I won’t say that I thought I was better than them, I just thought they didn’t make any sense. They were casually racist, for example, and yet all of their heroes were black. They would quote black rappers and actors constantly, and argue about which black athlete was better than another. This was before the internet was really a thing, but I don’t know if I would call them proto-edge lords, the kind of guys who’d one day talk trash on 4Chan boards, or maybe they just hadn’t really put any effort into self-study.

But I ignored this. We’d crash at somebody’s house for a few days then move on to somewhere else, maybe for weeks at a time. They would all gather in my father’s driveway, which was a respectful move, mind you, since they could talk without disturbing him, and discuss things like how much weed they could buy if they broke down a car and sold its component parts.

I was used to addicts. It seemed as though most of the adult men I knew, growing up, were addicts. That seemed to be my future. I could work hard and be an alcoholic, hating everything including myself. Or I could be a pothead and quote the movie Friday to the point where it became hard to tell where the movie ended and I began. Or I could keep hiding.

There wasn’t a pivotal moment for me where I hit bottom or a ray of light shone from a cloudy sky. One night, Jason and the others had been discussing what they’d do if an asteroid full of pot crashed to Earth, when I took Jason aside and told him he had to get these potheads away from my house.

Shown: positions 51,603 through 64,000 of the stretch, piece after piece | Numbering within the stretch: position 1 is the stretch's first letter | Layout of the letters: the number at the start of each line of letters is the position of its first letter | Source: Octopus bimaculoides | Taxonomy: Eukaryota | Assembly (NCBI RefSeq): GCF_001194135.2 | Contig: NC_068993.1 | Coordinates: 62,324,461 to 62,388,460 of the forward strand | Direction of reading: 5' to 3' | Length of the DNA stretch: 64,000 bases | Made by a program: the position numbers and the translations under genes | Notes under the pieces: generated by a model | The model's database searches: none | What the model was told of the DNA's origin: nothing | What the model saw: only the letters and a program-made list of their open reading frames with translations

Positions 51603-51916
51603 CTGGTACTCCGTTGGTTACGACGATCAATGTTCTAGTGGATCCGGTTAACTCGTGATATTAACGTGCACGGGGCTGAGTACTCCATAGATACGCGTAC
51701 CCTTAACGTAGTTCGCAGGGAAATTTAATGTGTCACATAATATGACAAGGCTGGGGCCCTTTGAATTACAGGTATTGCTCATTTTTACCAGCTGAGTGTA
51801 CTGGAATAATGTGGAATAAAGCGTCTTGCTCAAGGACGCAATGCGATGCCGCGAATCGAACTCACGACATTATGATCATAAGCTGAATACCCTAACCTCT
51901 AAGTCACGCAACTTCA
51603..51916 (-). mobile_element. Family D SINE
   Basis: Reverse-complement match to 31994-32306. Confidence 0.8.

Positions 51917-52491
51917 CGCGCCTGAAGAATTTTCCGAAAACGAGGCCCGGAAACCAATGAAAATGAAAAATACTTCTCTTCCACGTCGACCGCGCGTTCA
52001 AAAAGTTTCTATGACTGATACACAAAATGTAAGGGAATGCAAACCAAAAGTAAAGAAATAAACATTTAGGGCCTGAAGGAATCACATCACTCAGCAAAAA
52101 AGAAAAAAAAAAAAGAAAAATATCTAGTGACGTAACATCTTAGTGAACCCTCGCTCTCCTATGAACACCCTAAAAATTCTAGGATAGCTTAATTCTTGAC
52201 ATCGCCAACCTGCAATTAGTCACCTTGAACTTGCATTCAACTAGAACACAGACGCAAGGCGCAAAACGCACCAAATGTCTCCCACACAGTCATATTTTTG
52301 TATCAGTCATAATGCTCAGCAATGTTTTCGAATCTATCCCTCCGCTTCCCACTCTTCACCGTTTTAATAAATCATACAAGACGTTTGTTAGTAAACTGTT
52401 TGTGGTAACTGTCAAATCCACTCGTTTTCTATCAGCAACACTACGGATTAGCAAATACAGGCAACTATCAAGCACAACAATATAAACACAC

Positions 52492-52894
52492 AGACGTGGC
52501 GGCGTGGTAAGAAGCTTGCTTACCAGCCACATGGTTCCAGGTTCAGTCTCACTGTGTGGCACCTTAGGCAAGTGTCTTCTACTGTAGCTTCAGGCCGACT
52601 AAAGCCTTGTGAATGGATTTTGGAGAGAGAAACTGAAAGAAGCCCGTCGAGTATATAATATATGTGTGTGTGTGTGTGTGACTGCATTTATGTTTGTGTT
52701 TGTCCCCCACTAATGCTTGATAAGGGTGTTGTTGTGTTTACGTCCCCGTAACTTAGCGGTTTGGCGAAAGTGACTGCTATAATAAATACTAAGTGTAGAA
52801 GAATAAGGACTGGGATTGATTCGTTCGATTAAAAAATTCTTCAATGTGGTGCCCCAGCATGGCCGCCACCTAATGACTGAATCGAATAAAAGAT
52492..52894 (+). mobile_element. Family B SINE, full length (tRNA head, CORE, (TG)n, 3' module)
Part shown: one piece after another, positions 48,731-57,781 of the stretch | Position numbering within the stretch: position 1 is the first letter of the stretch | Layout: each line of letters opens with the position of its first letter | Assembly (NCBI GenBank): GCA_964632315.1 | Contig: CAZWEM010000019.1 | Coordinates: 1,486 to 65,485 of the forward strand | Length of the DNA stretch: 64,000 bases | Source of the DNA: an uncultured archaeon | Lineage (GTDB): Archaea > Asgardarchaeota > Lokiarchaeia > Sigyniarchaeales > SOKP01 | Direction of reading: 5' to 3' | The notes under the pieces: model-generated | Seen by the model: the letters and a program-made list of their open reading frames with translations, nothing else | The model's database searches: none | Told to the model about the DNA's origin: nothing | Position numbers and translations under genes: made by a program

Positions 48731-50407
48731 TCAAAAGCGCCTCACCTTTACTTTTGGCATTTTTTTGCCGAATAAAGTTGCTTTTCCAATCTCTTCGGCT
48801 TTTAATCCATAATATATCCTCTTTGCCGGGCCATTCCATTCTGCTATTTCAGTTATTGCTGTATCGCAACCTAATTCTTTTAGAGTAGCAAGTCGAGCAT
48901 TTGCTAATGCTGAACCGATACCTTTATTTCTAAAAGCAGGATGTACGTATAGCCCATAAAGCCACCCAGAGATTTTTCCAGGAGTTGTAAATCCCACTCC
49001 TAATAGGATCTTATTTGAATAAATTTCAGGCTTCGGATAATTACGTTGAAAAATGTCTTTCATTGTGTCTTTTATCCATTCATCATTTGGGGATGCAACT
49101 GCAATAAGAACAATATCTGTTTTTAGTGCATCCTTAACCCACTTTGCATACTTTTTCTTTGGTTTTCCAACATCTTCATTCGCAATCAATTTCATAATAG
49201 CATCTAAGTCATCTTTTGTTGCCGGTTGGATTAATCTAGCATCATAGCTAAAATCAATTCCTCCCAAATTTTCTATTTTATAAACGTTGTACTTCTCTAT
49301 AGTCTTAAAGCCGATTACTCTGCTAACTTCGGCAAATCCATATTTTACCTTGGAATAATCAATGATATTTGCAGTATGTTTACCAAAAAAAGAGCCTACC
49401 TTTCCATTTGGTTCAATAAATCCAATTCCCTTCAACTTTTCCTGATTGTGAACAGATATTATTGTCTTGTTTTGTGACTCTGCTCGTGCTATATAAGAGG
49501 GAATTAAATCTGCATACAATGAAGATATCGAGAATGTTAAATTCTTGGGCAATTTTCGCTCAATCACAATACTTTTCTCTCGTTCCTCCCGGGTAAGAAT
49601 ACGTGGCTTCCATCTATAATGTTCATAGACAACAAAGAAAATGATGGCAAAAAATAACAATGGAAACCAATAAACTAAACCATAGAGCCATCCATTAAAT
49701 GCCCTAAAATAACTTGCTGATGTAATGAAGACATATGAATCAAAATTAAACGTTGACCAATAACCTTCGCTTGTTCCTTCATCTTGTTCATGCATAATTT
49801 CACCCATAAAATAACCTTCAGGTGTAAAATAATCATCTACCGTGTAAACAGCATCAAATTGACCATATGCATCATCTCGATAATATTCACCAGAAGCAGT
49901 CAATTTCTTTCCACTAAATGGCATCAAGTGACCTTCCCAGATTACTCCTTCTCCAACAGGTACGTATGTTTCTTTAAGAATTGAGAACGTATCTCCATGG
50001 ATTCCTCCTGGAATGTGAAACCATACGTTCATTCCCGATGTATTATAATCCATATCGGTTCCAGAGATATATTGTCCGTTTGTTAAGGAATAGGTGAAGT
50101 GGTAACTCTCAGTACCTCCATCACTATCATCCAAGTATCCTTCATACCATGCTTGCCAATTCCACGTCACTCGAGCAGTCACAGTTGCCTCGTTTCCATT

“I can’t do it anymore,” I said. I’d simply reached my limit of wishful thinking. They left, and over the next few days I sold everything I could lay claim to, took that meager sum of money, and moved out of my father’s house. Since then, I’ve worked two or more jobs at a time pretty much steadily. I’ve gotten a Bachelor’s and an MFA and am currently working on another graduate degree and have taught school for a decade. I’ve been through a great deal of therapy and several medications. None of it was easy, but the truth is, hiding in that house wasn’t easy, either.

Most importantly, I have a wonderful daughter who has taught me that life isn’t always gray. Sometimes, it’s pink. I haven’t seen Jason in close to two decades, but I hope he’s doing okay. I hope he found that pot asteroid he was hoping for.

CL Bledsoe is the author of sixteen books, most recently the poetry collection Trashcans in Love and the flash fiction collection Ray’s Sea World. His poems, stories, and nonfiction have been published in hundreds of journals and anthologies including New York Quarterly, The Cimarron Review, Contrary, Story South, and The Arkansas Review. He’s been nominated for the Pushcart Prize fifteen times, Best of the Net three times, and has had two stories selected as Notable Stories of the Year by Story South‘s Million Writers Award. Originally from a rice and catfish farm in the Mississippi River Delta area of Arkansas, Bledsoe lives with his daughter in northern Virginia. He blogs at